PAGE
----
"Every gun that is made, every warship launched, every rocket fired signifies, in the final sense, a theft from those who hunger and are not fed, those who are cold and are not clothed." -- former U.S. President Eisenhower
by Matthew Rusling, Xiong Maoling, Liu Pinran
WASHINGTON, Feb. 11 (Xinhua) -- U.S. defense giants are faring well amid heavy government demand for military aid to Ukraine and Israel. Experts expect this to continue in 2024.
"The Pentagon's increased demand for goods and services from U.S. defense companies has likely improved their potential profits," William Courtney, a retired U.S. ambassador and adjunct senior fellow at the RAND Corporation, told Xinhua.
"Since most of the fight involves ground operations, U.S. and other Western producers of equipment, ammunition, and other supplies for ground forces, including ground-based air defenses such as the Patriot, may have benefitted the most," Courtney said.
ROBUST PROFITS FOR U.S. DEFENSE GIANTS
The latest round of the Israeli-Palestinian conflict is in its fourth month, with the death toll in Gaza exceeding 28,000 and continuing to rise. On the other side of the world is another data set.
Major U.S. arms dealers recently released their financial reports for the fourth quarter and full year of 2023.
Sales of defense company Raytheon, or RTX, were close to 20 billion U.S. dollars in the fourth quarter, exceeding the third quarter and up by 10 percent compared to the same period last year.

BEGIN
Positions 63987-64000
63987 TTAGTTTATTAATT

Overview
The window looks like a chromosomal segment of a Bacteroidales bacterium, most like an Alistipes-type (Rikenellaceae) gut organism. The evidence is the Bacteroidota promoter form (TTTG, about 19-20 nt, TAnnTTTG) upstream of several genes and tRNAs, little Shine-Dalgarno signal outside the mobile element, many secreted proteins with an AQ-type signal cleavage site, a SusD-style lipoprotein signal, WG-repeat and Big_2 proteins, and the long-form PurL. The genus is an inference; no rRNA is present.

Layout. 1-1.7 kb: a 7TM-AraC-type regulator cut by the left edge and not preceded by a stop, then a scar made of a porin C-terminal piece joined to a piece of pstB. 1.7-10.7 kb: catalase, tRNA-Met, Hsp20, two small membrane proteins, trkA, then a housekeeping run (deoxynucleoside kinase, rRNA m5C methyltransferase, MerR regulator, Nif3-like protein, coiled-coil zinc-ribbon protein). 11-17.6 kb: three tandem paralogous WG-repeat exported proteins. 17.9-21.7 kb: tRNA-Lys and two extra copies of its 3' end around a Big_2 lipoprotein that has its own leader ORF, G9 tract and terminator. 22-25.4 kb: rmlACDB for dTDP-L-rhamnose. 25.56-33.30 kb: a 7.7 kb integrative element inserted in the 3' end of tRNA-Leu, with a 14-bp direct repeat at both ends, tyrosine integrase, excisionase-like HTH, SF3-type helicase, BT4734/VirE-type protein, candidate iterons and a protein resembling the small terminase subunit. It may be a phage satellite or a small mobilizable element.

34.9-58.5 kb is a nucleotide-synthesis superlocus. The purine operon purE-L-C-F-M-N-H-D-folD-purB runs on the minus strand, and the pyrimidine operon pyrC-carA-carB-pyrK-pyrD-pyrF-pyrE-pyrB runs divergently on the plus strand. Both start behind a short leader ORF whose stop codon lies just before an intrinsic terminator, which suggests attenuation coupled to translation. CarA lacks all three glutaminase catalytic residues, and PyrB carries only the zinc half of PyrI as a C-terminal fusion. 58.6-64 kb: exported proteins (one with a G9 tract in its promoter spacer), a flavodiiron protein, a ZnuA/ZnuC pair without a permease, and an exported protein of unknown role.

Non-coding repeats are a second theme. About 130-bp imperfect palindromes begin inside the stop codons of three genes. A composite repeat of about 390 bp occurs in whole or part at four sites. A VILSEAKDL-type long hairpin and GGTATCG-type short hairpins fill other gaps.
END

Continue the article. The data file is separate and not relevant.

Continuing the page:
A recently released financial report saw defense firm Lockheed Martin's fourth-quarter profits beat analysts' estimates. The company's stock price surged at the outset of the Ukraine crisis from around the 400 dollar-per-share mark to nearly 500 dollar-per-share in less than a year and is at around 426 dollars a share at the close of trading on Friday.
Northrop Grumman stock hovered around the 400 dollar-per-share mark when the war in Ukraine broke out in February 2022. Shares surged to a high of around 545 dollars per share before dropping to 455 dollars by Friday.
Still, analysts said the stocks have much upside potential.
Aerospace and defense giant Boeing said in November 2023 that it would ramp up production capacity in its Huntsville factory for sensors used to guide Patriot missiles. The firm reported that the facility will enable Boeing to boost annual production of PAC-3 seekers by over 30 percent.
According to the Defense Post, U.S. weapons behemoth Lockheed Martin is increasing production of GMLRS, a type of GPS-guided rockets that carry 90-kilogram warheads -- from an annual 10,000 to 14,000 units. These are heavily used in the Ukraine crisis.
The excellent performances in the fourth quarter are primarily attributed to the continuous supply of weapons and ammunition provided by American military-industrial giants to Israel with the support of the government.
The Israeli Air Force uses many air-to-ground missiles produced by Raytheon, while Boeing provides Israel with a large quantity of Small Diameter Bombs, Joint Direct Attack Munitions kits, and more.
Lockheed Martin also supplies Israel with "Hellfire" missiles. According to Bloomberg, just over a month after the conflict in Gaza began, around 2,000 "Hellfire" missiles were shipped from the United States to Israel.
The United States is Israel's largest military aid provider. Considering strategic interests, domestic politics and other factors, the United States has provided Israel with over 130 billion dollars in security and weapon aid since its founding in 1948, with approximately 80 percent of Israel's military equipment imports coming from the United States.